Jordan Casey: Six challenges I face as a 14-year-old tech chief executive
Jordan Casey is a Waterford-based 14-year-old entrepreneur who set up Casey Games, an apps development firm that has had hits games such as Greenboy Touch, Alien Ball V Humans and Food World.
Here, he outlines the challenges he faces as a teenage tech prodigy.
1. I can’t sign contracts
There are a lot of legal restrictions because of my age. The major one is that because I'm under 18 I can't be a director of the company. So my parents have to do that. Likewise, when it comes to signing contracts, I have to also get a signature from parents. I'd have a good say in how the bank account is run, however. Any money I make goes back into costs, such as license fees, software and paying back my parents, who are a great support.
2. It’s harder to get staff and professional assistance
Considering my age, I can’t have staff members. I also can’t actually run an office. Luckily, a lot of my friends (and my brother) are interested in technology. I’ve taught them a bit of programming and now we have something of a team. We don’t work in a physical office but we work online together. We share ideas and our work through platforms like Skype. I think this could be the future of the workplace.
3. Being taken seriously can be a problem
The major problem faced by a 14 year old CEO is being taken seriously. I’ve tried on numerous occasions to get support, investment, help, staff and other things like that. But because I’m so young, people just dismiss it as ‘cute’ or even ‘silly’. Some think that “I’m doing it for fun” or that it’s just a game. To be fair, there is a flip side to this in that I also get a lot of publicity because of my age. And this probably helps to boost my products. In 2013, I visited Silicon Valley to speak at a conference where I got the chance to see what the start-up ecosystem is like. I noticed that a lot more young people were succeeding and getting investment. Age was not a barrier there. The focus was more on the business idea than the person. This seems to be changing in Europe a lot now for the better.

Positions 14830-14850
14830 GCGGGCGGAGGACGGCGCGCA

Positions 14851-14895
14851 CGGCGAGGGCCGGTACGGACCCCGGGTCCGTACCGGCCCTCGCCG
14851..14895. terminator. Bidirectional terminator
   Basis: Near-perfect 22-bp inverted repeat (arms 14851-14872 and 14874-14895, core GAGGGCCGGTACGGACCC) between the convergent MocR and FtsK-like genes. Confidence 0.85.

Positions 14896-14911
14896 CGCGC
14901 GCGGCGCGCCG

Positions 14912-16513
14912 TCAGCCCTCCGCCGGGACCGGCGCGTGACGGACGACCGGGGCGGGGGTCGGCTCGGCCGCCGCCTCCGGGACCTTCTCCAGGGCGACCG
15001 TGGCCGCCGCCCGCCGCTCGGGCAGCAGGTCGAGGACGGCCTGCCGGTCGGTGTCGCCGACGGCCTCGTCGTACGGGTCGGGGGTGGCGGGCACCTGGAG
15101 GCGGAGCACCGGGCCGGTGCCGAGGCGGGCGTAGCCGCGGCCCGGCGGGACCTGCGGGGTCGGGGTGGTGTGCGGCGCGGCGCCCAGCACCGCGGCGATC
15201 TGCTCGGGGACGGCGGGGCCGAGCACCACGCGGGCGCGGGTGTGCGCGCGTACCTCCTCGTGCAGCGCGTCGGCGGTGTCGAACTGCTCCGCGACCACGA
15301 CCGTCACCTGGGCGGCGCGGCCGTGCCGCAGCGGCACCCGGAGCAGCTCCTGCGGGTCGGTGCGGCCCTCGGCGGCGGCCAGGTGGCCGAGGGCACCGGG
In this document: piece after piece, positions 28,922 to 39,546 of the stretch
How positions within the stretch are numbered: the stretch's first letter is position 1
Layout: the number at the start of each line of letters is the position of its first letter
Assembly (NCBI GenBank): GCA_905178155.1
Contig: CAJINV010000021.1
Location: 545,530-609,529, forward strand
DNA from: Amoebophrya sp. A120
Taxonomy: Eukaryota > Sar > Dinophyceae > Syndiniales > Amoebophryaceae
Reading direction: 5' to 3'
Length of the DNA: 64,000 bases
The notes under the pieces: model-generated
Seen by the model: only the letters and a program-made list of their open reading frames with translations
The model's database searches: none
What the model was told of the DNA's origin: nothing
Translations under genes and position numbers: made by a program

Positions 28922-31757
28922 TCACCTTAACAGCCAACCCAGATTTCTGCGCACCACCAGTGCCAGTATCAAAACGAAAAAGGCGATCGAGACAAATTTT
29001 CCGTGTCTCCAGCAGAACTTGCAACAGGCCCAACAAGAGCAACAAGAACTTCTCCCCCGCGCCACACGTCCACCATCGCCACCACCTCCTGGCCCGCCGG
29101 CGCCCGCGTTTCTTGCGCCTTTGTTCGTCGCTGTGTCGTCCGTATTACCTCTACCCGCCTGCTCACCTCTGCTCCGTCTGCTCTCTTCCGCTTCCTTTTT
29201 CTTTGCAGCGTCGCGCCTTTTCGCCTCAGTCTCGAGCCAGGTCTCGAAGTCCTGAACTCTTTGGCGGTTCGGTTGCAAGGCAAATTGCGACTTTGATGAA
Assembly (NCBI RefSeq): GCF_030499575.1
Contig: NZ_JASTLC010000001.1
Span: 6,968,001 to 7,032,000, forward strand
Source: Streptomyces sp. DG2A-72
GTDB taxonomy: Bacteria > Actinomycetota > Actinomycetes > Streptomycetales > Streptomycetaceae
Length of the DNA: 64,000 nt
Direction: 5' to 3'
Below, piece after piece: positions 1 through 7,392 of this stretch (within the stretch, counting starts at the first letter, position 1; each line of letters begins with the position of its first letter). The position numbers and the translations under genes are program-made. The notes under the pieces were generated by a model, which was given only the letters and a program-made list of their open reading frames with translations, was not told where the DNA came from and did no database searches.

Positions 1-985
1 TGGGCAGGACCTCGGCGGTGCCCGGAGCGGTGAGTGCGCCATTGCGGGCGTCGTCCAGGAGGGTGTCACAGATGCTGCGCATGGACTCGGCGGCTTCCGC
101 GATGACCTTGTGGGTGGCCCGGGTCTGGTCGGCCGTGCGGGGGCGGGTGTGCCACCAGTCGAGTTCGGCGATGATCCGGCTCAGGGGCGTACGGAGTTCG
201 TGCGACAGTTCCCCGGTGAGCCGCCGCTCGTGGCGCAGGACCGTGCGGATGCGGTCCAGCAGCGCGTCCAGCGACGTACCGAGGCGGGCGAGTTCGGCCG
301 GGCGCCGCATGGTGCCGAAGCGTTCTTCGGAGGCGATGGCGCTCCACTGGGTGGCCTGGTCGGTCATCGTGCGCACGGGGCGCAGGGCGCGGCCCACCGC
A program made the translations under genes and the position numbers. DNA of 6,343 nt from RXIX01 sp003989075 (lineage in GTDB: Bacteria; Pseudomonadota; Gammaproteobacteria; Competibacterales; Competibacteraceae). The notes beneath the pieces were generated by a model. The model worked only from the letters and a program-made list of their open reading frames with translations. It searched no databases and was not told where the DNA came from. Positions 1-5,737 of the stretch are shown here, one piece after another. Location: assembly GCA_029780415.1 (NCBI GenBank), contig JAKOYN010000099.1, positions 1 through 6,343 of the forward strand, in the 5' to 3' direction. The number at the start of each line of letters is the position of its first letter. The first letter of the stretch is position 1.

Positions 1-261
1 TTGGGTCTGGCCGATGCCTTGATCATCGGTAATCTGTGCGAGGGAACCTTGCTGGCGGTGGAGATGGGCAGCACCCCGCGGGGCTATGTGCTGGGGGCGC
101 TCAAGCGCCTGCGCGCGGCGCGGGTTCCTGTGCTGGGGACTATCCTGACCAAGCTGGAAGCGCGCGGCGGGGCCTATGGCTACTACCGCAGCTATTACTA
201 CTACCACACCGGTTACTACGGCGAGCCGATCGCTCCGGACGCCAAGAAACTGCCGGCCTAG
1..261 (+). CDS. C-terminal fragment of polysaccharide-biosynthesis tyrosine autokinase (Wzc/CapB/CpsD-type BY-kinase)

4. I can’t work at it full time
I can’t work on my business full time due to school work and, well, just being a kid. So I try to work out a balance. After school I study for two hours. Then when I get home I work on the business for a while. At the weekend I just take a break from everything and go out and play with my friends. Is the business a major distraction from school? I wouldn’t say so. I have to miss a bit of school for conferences and things, but I still find school and studies to be as important as they were before I started the businesses.
5. I sometimes get a bit swamped
I get a lot of emails and invitations to things, which I love. But sometimes it’s hard to keep track and respond to them all. My parents are good to keep me up to date, but sometimes with the pressure of school and study I am not always up to date on my responses. It’s important also that I deal with my own correspondence as my parents aren’t techie-minded and sometimes don’t understand.
6. There just isn’t time to develop all the ideas I have
I get great ideas for games, applications and more. But many times I can’t develop these ideas while continuing to keep developing the products I have. So sometimes I see these ideas get developed elsewhere. They’re not exactly the same, but they sometimes have a similar theme. That sometimes frustrates me.
In general, Casey Games is going great. I recently submitted a new app which I plan to have available soon. Another startup I’m doing, TeachWare, is currently in development. We are building an entire school management system which we hope to have available sometime in the next year. I regard myself as very lucky in that I know I want to work in this industry and am clear about what I want for my future. Sometimes it’s frustrating, though, as I have to wait a few more years before I can really realise my dreams.
Jordan Casey’s apps are available for iPhone and Android. His website is CaseyGamesWebsite.blogspot.ie.